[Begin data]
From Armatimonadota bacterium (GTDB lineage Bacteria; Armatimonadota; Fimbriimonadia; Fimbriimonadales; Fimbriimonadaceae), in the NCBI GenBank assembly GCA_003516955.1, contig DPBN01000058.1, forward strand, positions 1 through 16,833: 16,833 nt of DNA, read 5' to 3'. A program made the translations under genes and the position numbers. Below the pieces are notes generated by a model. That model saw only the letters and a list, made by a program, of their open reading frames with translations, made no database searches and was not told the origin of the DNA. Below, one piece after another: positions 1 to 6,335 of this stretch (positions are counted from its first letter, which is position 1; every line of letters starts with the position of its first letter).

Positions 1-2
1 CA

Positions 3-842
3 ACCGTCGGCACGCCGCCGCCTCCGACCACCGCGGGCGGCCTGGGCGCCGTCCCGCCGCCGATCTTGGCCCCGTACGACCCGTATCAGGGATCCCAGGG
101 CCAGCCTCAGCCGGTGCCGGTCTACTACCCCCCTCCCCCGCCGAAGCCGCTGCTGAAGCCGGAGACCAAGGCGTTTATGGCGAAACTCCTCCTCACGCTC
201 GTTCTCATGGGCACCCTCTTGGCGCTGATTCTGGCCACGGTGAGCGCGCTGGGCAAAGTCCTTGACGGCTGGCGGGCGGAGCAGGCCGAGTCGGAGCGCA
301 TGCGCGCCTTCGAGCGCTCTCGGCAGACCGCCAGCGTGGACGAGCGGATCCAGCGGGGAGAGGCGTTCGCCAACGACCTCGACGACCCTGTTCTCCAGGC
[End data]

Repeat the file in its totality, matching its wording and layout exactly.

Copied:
From Armatimonadota bacterium (GTDB lineage Bacteria; Armatimonadota; Fimbriimonadia; Fimbriimonadales; Fimbriimonadaceae), in the NCBI GenBank assembly GCA_003516955.1, contig DPBN01000058.1, forward strand, positions 1 through 16,833: 16,833 nt of DNA, read 5' to 3'. A program made the translations under genes and the position numbers. Below the pieces are notes generated by a model. That model saw only the letters and a list, made by a program, of their open reading frames with translations, made no database searches and was not told the origin of the DNA. Below, one piece after another: positions 1 to 6,335 of this stretch (positions are counted from its first letter, which is position 1; every line of letters starts with the position of its first letter).

Positions 1-2
1 CA

Positions 3-842
3 ACCGTCGGCACGCCGCCGCCTCCGACCACCGCGGGCGGCCTGGGCGCCGTCCCGCCGCCGATCTTGGCCCCGTACGACCCGTATCAGGGATCCCAGGG
101 CCAGCCTCAGCCGGTGCCGGTCTACTACCCCCCTCCCCCGCCGAAGCCGCTGCTGAAGCCGGAGACCAAGGCGTTTATGGCGAAACTCCTCCTCACGCTC
201 GTTCTCATGGGCACCCTCTTGGCGCTGATTCTGGCCACGGTGAGCGCGCTGGGCAAAGTCCTTGACGGCTGGCGGGCGGAGCAGGCCGAGTCGGAGCGCA
301 TGCGCGCCTTCGAGCGCTCTCGGCAGACCGCCAGCGTGGACGAGCGGATCCAGCGGGGAGAGGCGTTCGCCAACGACCTCGACGACCCTGTTCTCCAGGC